That said, I had a buddy that hunted ground squirels with his Savage 99 in .308, and he had a prefectly good 257 Roberts.

Your 22-250 will NOT bounce off, guaranteed, and a 223 or 243 will do the job, probably better than a larger bore. Just my $.02.

400-600 yds? That's a VERY nice neighborhood, but I doubt I could SEE a prairie dog at 600 yards, let alone hit him. Sounds like a good place to practice stalking skills.
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A17Shooter
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PostPosted: Fri Jan 18, 2008 1:18 am    Post subject: Re: .270 for Pdog and long range Yotes Reply with quote

My guess is that self spotting with a 270 is not gonna work. There would be too much recoil and while you're recovering your sight picture it's all over. In my prairie dog and ground squirrel expeditions that is always a important factor in rifle selection.

JMHO

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SingleShotLover
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Joined: Dec 26, 2007
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Location: Illinois

PostPosted: Fri Jan 18, 2008 6:05 am    Post subject: Re: .270 for Pdog and long range Yotes Reply with quote

You mention that this would be a backup for your 22/250. I am assuming that you mean to use the .270 while the 22/250 cools? Not a bad idea for giving you valuable experience and keeping your "eye" in with the .270 when deer season comes around but, like everyone else has said, the recoil will soon have you wishing for something lighter and the barrel heating issue will be as bad or worse than your 22/250.

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Pumpkinslinger
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Joined: Sep 22, 2007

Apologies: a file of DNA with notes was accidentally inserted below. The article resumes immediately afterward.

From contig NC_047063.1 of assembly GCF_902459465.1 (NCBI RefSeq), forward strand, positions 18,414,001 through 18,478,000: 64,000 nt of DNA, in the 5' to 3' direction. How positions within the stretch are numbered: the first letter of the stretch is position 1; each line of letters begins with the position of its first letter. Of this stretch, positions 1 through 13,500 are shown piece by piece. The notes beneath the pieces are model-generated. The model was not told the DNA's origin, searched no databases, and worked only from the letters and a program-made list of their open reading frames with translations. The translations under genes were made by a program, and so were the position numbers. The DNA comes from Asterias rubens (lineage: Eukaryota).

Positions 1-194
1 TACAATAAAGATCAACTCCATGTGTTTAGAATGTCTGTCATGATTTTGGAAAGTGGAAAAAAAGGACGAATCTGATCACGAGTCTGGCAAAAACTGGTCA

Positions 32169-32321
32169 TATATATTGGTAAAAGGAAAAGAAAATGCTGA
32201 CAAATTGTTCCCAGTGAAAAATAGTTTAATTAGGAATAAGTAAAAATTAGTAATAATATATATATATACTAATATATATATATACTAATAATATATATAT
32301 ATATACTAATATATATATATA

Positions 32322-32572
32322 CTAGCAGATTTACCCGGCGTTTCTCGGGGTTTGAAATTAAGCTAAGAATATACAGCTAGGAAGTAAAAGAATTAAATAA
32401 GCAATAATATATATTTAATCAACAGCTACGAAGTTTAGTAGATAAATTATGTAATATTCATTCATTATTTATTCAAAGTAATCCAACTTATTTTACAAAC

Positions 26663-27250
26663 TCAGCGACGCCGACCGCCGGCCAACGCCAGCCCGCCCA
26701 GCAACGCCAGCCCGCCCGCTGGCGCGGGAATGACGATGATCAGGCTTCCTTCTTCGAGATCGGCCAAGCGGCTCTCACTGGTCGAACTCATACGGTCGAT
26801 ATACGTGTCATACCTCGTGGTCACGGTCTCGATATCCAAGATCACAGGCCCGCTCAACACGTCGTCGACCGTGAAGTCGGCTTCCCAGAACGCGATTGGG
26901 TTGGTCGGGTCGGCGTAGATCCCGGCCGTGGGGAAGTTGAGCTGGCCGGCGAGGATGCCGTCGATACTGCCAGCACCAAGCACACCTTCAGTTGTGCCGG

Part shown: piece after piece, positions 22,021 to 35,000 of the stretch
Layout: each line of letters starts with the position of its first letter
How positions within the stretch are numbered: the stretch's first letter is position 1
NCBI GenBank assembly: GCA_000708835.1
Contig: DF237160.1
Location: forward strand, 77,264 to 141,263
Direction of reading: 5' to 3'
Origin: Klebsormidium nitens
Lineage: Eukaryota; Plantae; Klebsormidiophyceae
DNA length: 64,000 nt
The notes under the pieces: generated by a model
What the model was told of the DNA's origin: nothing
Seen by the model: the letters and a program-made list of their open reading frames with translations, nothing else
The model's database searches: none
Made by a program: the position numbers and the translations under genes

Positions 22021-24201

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Location: NC foothills

PostPosted: Fri Jan 18, 2008 9:21 am    Post subject: Re: .270 for Pdog and long range Yotes Reply with quote

Sorry, I don't load for the .270 but I think its a good idea to work up a varmint load for your big game gun. Gives you more trigger time with it.

Using PointBlank to compare one of my .220 Swift loads with a Hornady 110 grain V-Max load from the manual the trajectories are close, about 1" difference at 600 yards. Also at 600 yards the Swift shows 350 ftlbs while the .270 shows 900.

The folks are right about recoil and heating but that depends on number of shots and rate of fire. I doubt that you'd get enough shots at coyotes to heat the barrel much.

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jlynch34
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Joined: Jun 04, 2007
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Location: Rome, New York

PostPosted: Sun Jan 20, 2008 10:46 am    Post subject: Re: .270 for Pdog and long range Yotes Reply with quote

I shot a large number of Woodchucks with a 270 using 90 gn Speer HP and 50.2 gn of 4064. I'll admit most of my shots are sub-200 yards. I've never shot a Coyote with this load but it does a great job on Red Fox. Smile